The demographic make-up of those who dropped out of care at least temporarily is revealing. Compared with an average of 5.6% of patients dropping out of care, about 10% classed as “White other” – i.e. not White British – dropped out. The study period coincided with the early part of the COVID epidemic when travel was highly restricted, and some of the “White other” group may be people from elsewhere in Europe or further afield who found themselves back in their home country. These people were also under-represented in the group who resumed care – about 24% of them re-engaged, compared with 32% overall and 56% of heterosexual women. On the other hand, heterosexual women were less likely than other groups to stay in care once re-engaged – only 48% had a viral load below 200 six months after re-engaging, compared with 62.5% overall.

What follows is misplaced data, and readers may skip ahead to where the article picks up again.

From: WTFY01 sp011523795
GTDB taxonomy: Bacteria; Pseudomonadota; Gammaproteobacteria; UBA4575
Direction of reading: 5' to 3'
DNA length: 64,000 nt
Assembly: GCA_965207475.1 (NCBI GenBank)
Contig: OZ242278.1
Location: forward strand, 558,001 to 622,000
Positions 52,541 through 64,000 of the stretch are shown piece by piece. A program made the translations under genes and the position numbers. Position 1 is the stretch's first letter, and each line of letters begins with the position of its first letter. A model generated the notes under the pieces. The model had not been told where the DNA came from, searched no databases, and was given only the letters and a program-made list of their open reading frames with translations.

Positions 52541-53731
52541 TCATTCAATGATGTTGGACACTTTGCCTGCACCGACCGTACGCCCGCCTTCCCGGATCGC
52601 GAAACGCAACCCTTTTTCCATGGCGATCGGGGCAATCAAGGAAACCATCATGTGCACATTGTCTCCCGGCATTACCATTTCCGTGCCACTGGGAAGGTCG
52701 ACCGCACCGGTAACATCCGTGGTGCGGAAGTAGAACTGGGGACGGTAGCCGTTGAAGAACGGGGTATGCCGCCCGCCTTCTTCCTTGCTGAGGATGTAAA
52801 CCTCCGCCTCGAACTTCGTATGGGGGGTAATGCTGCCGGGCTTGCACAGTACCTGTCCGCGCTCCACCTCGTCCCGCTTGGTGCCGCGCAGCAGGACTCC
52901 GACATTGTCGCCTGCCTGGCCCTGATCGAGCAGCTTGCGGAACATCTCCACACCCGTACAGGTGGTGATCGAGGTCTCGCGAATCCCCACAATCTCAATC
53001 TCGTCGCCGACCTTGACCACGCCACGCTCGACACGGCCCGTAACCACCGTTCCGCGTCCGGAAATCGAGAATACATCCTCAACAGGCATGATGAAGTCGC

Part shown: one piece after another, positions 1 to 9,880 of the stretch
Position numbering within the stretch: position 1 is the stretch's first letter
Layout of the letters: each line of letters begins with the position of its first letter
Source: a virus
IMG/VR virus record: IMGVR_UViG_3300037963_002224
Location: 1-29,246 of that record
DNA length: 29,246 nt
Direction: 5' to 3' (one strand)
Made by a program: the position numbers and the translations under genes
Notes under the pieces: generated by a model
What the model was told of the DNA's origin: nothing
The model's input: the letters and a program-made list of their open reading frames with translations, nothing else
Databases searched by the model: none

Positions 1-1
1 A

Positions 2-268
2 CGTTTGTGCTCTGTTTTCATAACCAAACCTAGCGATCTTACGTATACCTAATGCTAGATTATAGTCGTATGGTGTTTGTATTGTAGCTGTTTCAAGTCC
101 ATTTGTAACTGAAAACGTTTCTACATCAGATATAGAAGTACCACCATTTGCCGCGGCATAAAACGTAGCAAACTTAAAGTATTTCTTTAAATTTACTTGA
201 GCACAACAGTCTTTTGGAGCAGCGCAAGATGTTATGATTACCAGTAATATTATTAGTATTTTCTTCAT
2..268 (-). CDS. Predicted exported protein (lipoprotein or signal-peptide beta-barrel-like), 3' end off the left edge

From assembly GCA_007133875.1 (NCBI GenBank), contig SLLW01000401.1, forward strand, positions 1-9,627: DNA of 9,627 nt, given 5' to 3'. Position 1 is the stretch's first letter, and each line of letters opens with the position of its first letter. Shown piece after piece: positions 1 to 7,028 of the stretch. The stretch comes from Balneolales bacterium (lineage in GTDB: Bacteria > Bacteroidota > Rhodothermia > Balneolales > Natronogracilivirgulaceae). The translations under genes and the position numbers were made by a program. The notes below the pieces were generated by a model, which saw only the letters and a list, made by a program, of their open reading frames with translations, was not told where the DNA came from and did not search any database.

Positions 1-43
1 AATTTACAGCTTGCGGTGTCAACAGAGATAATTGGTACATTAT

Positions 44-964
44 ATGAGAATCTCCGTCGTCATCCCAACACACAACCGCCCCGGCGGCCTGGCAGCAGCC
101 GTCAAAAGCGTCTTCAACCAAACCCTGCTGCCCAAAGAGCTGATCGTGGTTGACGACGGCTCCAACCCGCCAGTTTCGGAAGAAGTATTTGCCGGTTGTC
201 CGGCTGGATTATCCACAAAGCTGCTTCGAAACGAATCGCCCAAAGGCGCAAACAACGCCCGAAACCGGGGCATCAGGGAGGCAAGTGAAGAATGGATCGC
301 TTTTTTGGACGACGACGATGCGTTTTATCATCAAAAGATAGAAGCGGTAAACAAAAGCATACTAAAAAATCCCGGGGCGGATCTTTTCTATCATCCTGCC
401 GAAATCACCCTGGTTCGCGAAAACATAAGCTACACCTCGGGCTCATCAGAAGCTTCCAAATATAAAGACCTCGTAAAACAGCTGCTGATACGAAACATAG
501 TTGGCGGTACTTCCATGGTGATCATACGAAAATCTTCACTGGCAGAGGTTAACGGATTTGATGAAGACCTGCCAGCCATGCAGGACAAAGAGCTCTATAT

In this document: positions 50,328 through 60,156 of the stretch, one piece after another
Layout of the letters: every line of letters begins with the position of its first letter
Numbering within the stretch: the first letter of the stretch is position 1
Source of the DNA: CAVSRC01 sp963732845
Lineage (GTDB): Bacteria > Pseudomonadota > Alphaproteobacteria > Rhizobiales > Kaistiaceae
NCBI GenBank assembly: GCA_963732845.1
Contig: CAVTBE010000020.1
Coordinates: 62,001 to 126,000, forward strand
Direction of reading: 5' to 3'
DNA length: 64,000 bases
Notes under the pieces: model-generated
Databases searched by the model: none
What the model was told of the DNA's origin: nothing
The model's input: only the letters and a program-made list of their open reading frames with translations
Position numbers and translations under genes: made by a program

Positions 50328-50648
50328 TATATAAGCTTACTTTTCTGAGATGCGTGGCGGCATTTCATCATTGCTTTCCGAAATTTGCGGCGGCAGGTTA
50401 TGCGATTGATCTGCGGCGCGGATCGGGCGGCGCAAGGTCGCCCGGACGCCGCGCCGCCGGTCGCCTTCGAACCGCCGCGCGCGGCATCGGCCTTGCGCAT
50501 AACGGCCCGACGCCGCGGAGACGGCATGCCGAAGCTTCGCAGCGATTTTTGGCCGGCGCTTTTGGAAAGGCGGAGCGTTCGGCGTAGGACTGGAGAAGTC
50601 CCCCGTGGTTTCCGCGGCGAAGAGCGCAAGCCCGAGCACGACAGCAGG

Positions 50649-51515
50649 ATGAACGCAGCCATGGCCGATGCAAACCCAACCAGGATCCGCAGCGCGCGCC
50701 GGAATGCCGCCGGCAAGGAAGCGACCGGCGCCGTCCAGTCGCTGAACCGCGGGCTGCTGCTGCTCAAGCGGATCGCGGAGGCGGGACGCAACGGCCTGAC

The people behind the figures

Dr Goli Haidari of Guy's & St Thomas' NHS Foundation Trust in London reported on their ongoing work to re-engage people living with HIV who had not been seen at the Trust’s two clinics within the previous year.

Between April 2022 and March 2023, 88 people were re-engaged in care. Roughly half each were men and women, and two-thirds were Black. Their median age was 49, which is rather older than the average age of people living with HIV in the UK, and over half (57%) had been living with HIV for more than 10 years. Many had been out of care for a long time too: the average time was a year and eight months, but one patient had been away for more than 10 years.